If you work in a kitchen, and you have to spend your shift wearing these bad mamajamas over your normal glasses, the following  things will be said and/or done to you:

-Servers will randomly bust out singing, "I wear my sunglasses at night."  Constantly.
-You will be called The Terminator no less than 25 times.
-One of your chef's will start singing Stevie Wonder songs to you...Immediately after he said that he is trying his hardest not to make fun of you.
-Customers will ask you how you are able to to safely prepare food when being blind.
-Your Executive Chef will do a hilarious impersonation of Ray Charles ala the Diet Pepsi "You've Got the Right One Baby" ad campaign from the early 90s.
-A server will ask you to say, "I'll be back" every time you pass through the server station.
-A chef will sarcastically offer his arm to you to escort you through the dining room.
-Servers will continue to sing "I wear my sunglasses at night."
-Customers will blatantly stare at you. Shamelessly stare.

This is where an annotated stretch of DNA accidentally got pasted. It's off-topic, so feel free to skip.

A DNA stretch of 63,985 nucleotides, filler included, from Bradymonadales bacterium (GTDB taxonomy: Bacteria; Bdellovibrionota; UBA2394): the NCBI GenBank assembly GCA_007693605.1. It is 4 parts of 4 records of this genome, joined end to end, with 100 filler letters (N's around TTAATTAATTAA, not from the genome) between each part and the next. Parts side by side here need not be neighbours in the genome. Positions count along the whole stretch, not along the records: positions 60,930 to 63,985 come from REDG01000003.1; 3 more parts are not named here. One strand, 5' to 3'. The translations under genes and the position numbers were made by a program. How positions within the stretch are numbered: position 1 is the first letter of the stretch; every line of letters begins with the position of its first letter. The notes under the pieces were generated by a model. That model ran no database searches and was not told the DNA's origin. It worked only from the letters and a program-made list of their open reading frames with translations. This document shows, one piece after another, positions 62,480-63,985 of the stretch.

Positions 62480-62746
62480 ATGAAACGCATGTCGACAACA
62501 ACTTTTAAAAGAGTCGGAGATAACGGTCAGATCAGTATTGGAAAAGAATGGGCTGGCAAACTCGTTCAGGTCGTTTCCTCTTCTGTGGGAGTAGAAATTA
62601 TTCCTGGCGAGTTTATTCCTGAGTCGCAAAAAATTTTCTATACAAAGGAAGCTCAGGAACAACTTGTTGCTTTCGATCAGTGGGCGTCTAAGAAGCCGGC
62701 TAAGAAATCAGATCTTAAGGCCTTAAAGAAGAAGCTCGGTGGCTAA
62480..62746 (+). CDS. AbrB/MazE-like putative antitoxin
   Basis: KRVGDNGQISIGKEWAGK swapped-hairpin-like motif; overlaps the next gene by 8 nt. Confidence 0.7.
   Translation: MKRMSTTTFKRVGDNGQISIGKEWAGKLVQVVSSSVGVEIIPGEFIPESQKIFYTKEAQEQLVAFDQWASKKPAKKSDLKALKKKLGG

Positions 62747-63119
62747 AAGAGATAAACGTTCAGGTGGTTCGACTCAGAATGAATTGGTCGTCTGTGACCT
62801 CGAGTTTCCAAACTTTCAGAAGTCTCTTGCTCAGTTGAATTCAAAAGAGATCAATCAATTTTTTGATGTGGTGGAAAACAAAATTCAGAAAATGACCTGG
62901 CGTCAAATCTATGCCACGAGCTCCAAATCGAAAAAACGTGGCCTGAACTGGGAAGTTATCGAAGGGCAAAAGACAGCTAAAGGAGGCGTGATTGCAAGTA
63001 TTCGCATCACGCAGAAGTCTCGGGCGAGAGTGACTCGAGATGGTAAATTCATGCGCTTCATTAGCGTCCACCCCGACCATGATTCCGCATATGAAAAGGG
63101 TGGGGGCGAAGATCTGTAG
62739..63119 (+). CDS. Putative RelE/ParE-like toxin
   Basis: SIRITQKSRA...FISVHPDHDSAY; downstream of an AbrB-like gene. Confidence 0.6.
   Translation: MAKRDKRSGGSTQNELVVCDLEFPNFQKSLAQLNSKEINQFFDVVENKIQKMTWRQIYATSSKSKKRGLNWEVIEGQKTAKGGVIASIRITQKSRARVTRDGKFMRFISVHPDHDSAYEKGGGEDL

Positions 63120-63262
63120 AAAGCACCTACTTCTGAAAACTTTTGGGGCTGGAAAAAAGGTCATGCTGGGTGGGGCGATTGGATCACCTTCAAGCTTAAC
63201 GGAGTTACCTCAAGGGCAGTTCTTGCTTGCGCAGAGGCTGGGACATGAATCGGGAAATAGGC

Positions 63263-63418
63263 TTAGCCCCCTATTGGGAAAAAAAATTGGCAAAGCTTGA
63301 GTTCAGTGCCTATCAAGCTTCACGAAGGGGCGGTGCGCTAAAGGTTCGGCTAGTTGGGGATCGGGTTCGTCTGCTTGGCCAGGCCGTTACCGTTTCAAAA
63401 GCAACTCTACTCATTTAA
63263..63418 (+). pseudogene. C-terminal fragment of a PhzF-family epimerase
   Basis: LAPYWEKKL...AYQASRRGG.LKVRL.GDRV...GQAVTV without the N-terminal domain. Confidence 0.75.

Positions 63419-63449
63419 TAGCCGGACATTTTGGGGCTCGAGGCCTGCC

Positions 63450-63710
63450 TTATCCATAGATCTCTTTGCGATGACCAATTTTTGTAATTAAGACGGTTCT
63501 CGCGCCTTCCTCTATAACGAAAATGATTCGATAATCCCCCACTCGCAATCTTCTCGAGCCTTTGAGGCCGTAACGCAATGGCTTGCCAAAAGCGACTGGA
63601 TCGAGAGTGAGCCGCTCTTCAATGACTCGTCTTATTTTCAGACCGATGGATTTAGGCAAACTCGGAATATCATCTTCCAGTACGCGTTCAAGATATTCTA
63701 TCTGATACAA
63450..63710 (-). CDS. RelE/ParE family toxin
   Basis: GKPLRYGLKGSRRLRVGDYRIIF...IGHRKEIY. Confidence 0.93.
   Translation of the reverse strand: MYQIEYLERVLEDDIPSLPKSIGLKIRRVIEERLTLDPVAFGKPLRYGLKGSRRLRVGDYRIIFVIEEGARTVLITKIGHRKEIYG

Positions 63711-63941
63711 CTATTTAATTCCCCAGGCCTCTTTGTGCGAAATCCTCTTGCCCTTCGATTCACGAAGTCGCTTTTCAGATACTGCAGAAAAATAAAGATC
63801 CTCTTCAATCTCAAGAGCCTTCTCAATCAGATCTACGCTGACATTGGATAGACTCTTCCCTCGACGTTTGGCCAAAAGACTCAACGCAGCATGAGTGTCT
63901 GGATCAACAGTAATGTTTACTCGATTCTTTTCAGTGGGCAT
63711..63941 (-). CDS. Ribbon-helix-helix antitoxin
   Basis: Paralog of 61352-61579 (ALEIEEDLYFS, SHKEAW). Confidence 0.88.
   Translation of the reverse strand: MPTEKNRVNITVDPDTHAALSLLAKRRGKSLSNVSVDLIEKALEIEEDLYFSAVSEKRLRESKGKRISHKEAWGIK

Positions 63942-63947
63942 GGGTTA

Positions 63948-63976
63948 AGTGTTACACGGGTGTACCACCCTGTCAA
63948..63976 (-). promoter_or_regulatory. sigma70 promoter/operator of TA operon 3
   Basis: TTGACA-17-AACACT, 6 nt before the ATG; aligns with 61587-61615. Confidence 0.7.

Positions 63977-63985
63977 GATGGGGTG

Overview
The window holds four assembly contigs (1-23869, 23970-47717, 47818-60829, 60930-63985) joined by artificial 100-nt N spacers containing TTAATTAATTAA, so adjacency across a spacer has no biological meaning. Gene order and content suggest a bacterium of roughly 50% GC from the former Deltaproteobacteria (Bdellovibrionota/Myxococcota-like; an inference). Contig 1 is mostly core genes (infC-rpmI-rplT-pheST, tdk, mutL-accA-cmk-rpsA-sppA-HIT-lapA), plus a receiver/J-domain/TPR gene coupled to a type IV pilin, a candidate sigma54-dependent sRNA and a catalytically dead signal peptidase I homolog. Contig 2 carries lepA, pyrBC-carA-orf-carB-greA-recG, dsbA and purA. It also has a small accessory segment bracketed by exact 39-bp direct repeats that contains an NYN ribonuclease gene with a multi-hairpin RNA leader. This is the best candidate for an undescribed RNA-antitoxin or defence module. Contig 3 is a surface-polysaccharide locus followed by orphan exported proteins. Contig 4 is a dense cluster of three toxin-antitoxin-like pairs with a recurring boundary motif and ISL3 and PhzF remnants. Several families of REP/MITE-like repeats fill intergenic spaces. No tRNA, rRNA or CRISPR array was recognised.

-Food runners will constantly wave their hands in your face.
-Coworkers will laugh at you when you say you are going to "Blind bake" some dough.  
-Every time you will walk past the line you will  hear someone start singing, "Georgia..."
-You will start responding to inquiries simply by saying, "Sarah Connor?" in your best Governator voice.
-People will ask you if they are 3-D  and/or virtual reality glasses. Because life is not already in 3-D and all...
 -Your inquiries and comments will be answered with, "I'm sorry, but I just cannot take you seriously."

Fortunately, one of my favorite things to laugh at is myself, so it actually made for a fun night at work.  At one point, I declared it "Open Season on Carl." Note: one of my chef's calls me Carl after getting wind of how my name is spelled. Thanks Mom & Dad.